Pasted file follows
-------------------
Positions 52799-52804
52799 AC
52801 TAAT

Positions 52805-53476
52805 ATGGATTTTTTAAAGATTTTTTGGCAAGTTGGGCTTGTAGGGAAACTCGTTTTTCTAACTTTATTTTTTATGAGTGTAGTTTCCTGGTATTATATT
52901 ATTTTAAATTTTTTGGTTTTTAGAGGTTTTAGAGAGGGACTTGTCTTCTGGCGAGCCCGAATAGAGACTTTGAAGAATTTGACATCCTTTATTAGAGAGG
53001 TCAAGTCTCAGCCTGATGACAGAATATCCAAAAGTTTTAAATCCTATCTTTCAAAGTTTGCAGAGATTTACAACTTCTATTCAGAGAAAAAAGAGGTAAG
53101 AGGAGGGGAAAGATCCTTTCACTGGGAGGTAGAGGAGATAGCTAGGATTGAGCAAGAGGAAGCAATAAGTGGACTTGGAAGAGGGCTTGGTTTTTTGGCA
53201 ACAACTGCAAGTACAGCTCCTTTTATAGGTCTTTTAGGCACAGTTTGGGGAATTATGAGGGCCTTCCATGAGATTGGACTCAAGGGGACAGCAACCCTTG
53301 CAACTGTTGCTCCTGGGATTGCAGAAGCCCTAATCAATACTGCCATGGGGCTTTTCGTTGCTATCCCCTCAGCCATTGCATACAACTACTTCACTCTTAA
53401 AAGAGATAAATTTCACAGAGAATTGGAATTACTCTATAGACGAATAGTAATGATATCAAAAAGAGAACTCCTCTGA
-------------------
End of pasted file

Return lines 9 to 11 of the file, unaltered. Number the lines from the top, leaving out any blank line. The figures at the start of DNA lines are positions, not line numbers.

53201 ACAACTGCAAGTACAGCTCCTTTTATAGGTCTTTTAGGCACAGTTTGGGGAATTATGAGGGCCTTCCATGAGATTGGACTCAAGGGGACAGCAACCCTTG
53301 CAACTGTTGCTCCTGGGATTGCAGAAGCCCTAATCAATACTGCCATGGGGCTTTTCGTTGCTATCCCCTCAGCCATTGCATACAACTACTTCACTCTTAA
53401 AAGAGATAAATTTCACAGAGAATTGGAATTACTCTATAGACGAATAGTAATGATATCAAAAAGAGAACTCCTCTGA